The PSBP places a greater emphasis on the comfort of school occupants. It introduces the concept of operative temperature as a way of defining occupants’ comfort. Operative temperature is defined as a function of air temperature, humidity, air speed and the temperatures of the surfaces to which the occupants are exposed. The PSBP also introduces the concept of a variable maximum internal air temperature, termed the running mean temperature, which is based on outside air temperatures recorded over the previous seven days.

Designers have to use the internal temperature and the running mean temperature to prove a design’s compliance with a new set of overheating criteria. These define: 

• the number of hours the maximum internal temperature can be exceeded in a year

• the number of hours a day above an allowable maximum temperature, multiplied by the number of degrees above the allowable maximum

• an absolute maximum value of 4 degrees centigrade for the indoor operative temperature above the running mean temperature 

A design must pass two out of the three criteria.

For schools built using lightweight construction, an effective way to maintain internal comfort in classrooms in summer is to add exposed thermal mass in the form of PCMs to the internal room surfaces.

Weight for weight, PCMs can absorb far greater amounts of thermal energy than an equivalent conventional material as a consequence of their ability to change phase at room temperature, usually from a solid to a liquid and back again. BASF’s Micronal PCM, for example, comprises thousands of microscopically small polymer encapsulated spheres, each with a wax core developed to make use of latent heat storage. Since melting and solidifying happens inside each microcapsule, the material remains solid even if heat is being absorbed or released. This feature has enabled BASF’s Micronal PCM to be incorporated into various construction products such as plasterboard (Knauf’s comfortboard, for example) and in ceiling tiles.

Armstrong’s Ceiling Systems’ CoolZone tiles incorporate BASF’s Micronal PCM. For this application the BASF developed the Micronal to change phase as the room air temperature approaches 23 degrees. As it changes phase the wax absorbs heat from the room. This process continues until all of the wax has changed phase. Night ventilation can then be used to remove this absorbed heat. As the room temperature drops below 23 degrees, the PCM will begin to return to its solid state, releasing its accumulated heat.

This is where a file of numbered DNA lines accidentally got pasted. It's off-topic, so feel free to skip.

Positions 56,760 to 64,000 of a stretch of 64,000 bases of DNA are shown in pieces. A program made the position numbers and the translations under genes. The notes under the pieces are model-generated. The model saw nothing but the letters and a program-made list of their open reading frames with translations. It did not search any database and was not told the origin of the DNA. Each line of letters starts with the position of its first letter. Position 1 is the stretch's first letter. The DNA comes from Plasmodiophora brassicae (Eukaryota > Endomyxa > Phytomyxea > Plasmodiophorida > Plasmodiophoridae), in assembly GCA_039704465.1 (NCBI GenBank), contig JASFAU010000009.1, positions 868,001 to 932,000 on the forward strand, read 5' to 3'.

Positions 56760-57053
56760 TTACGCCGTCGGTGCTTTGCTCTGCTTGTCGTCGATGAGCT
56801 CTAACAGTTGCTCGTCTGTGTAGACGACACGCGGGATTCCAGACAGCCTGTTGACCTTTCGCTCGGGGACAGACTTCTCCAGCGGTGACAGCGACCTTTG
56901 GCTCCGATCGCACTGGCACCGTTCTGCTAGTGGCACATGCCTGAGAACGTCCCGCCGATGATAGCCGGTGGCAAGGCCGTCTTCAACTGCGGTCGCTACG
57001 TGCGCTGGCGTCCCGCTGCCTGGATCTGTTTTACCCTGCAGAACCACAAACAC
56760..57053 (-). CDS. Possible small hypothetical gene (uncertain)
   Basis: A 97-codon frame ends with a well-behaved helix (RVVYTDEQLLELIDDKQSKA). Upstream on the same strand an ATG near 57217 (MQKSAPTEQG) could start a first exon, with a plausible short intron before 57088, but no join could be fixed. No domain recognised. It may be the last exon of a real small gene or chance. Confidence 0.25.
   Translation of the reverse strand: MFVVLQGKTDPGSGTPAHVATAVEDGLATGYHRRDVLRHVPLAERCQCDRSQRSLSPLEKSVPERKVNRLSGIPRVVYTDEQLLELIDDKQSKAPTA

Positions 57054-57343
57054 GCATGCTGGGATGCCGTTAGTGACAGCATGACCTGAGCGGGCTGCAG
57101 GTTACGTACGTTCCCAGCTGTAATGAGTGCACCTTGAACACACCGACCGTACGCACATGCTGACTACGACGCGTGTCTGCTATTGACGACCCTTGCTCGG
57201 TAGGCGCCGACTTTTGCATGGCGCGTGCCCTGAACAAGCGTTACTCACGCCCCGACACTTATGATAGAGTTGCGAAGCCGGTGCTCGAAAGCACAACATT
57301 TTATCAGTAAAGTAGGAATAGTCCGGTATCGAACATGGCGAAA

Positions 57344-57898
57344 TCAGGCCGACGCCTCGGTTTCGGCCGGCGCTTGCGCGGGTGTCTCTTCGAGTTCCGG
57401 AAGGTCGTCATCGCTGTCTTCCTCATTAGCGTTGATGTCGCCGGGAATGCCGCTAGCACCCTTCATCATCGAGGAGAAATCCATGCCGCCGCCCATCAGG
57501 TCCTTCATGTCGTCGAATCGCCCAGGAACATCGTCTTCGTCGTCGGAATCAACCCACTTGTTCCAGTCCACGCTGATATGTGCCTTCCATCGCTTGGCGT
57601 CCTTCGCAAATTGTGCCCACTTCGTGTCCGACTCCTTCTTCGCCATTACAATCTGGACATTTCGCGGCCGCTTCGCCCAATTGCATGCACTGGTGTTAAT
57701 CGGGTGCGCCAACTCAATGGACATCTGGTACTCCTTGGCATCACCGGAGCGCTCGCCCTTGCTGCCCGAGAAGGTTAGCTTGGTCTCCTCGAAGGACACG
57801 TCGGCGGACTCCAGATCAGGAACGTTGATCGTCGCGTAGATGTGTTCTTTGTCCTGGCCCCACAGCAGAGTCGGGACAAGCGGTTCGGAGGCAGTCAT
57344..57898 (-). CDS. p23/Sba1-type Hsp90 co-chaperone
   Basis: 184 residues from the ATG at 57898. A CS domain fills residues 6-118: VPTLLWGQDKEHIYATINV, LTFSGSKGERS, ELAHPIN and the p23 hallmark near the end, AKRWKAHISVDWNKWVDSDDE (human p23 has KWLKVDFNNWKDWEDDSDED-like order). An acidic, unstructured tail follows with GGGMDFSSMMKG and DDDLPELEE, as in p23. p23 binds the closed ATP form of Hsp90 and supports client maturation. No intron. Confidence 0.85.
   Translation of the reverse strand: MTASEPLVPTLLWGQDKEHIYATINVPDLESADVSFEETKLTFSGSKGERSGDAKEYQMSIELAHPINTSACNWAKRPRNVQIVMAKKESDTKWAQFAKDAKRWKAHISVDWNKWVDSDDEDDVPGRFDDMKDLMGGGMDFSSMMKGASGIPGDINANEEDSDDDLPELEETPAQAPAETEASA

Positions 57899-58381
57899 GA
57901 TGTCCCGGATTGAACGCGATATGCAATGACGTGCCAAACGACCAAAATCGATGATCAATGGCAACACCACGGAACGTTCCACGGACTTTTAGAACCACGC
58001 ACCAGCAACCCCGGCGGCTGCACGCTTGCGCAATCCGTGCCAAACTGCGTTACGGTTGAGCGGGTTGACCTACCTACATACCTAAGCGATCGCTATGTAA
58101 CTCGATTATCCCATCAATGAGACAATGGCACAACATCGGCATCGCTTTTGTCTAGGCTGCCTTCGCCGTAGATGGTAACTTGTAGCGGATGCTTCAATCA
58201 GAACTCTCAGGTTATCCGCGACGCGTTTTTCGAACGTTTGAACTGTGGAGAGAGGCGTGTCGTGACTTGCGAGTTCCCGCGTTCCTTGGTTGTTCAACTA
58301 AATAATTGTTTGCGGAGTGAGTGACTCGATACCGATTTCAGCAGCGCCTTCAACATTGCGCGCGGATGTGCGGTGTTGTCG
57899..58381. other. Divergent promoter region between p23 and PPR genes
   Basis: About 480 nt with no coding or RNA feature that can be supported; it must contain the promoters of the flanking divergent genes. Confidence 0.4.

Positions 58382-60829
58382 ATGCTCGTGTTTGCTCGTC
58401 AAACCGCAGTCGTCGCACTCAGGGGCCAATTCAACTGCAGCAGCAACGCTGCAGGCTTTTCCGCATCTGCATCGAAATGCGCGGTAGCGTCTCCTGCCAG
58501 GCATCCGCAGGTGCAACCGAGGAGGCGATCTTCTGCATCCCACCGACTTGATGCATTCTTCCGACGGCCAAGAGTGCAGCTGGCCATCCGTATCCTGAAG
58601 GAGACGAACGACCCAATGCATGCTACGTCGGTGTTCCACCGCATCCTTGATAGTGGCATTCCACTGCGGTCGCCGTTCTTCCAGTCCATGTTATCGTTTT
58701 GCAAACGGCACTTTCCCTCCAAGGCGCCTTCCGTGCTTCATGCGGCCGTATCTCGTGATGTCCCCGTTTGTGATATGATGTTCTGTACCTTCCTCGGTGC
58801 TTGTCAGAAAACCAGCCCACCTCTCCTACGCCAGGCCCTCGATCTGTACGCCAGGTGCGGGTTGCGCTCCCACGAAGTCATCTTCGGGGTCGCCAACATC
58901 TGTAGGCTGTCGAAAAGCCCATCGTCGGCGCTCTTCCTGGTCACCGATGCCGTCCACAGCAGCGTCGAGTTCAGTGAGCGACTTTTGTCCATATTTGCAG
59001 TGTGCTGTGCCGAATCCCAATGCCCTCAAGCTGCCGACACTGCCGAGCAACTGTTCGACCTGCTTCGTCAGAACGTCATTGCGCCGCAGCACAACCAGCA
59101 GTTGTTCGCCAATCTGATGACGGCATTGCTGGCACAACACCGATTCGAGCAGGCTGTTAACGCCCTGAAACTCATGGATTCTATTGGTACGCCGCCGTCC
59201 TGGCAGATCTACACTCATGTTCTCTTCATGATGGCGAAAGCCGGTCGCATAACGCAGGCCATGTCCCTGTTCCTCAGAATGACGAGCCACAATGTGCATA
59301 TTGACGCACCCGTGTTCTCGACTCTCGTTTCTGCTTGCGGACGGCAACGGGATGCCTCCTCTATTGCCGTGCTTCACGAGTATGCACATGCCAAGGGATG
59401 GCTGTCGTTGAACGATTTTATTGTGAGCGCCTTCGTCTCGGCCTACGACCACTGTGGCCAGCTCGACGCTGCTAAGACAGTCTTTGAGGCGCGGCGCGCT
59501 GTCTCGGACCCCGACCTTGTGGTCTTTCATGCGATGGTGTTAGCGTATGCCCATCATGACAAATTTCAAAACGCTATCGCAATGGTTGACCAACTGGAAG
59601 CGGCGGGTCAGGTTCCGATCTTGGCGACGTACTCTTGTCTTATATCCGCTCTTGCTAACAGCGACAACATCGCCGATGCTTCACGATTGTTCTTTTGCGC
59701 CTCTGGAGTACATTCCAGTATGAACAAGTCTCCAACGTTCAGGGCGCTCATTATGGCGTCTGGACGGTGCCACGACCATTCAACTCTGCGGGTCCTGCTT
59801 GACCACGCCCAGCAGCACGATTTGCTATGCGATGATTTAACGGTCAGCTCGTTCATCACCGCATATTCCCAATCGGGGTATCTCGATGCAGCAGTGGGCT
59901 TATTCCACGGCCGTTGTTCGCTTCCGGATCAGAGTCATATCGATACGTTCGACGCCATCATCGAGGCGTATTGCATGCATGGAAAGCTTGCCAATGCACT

The effectiveness of adding PCMs to a school built using lightweight construction was tested in two classrooms at Belvoir High School, Bottesford, Nottingham. This school was constructed, pre-BSBP, in 2009 to meet the requirements of Building Bulletin 101. The classrooms featured Breathing Buildings’ R-Series e-stack through-the-roof ventilation units, sized to meet summertime overheating requirements and minimum daily average ventilation demands to limit CO2 levels. Both rooms had opening windows and both had a conventional suspended ceiling supporting 600x600mm ceiling tiles on a metal grid. In one of the classrooms, about half of the conventional ceiling tiles were replaced by Armstrong’s CoolZone PCM tiles. The PCM tiles covered area of approximately 20 sqm.

Armstrong worked with natural ventilation specialists Breathing Buildings to monitor the two classrooms. When the heat equivalent to that of the occupants and solar gains were added during the day, the room with BASF’s Micronal PCM embedded in the ceiling tiles was found generally to be 1-2 degrees cooler than the room without the PCM. While this might sound like a small temperature reduction, it meant that the room with the CoolZone tile would have passed the new PSBP output specification criteria, while the room without the addition of the PCM’s would fail. Shaun Fitzgerald, chief executive of Breathing Buildings, says “This is about being comfortable, and a one-degree saving could be a tipping point, especially in a south-facing classroom.”

Tony Heslop is regional market development manager for BASF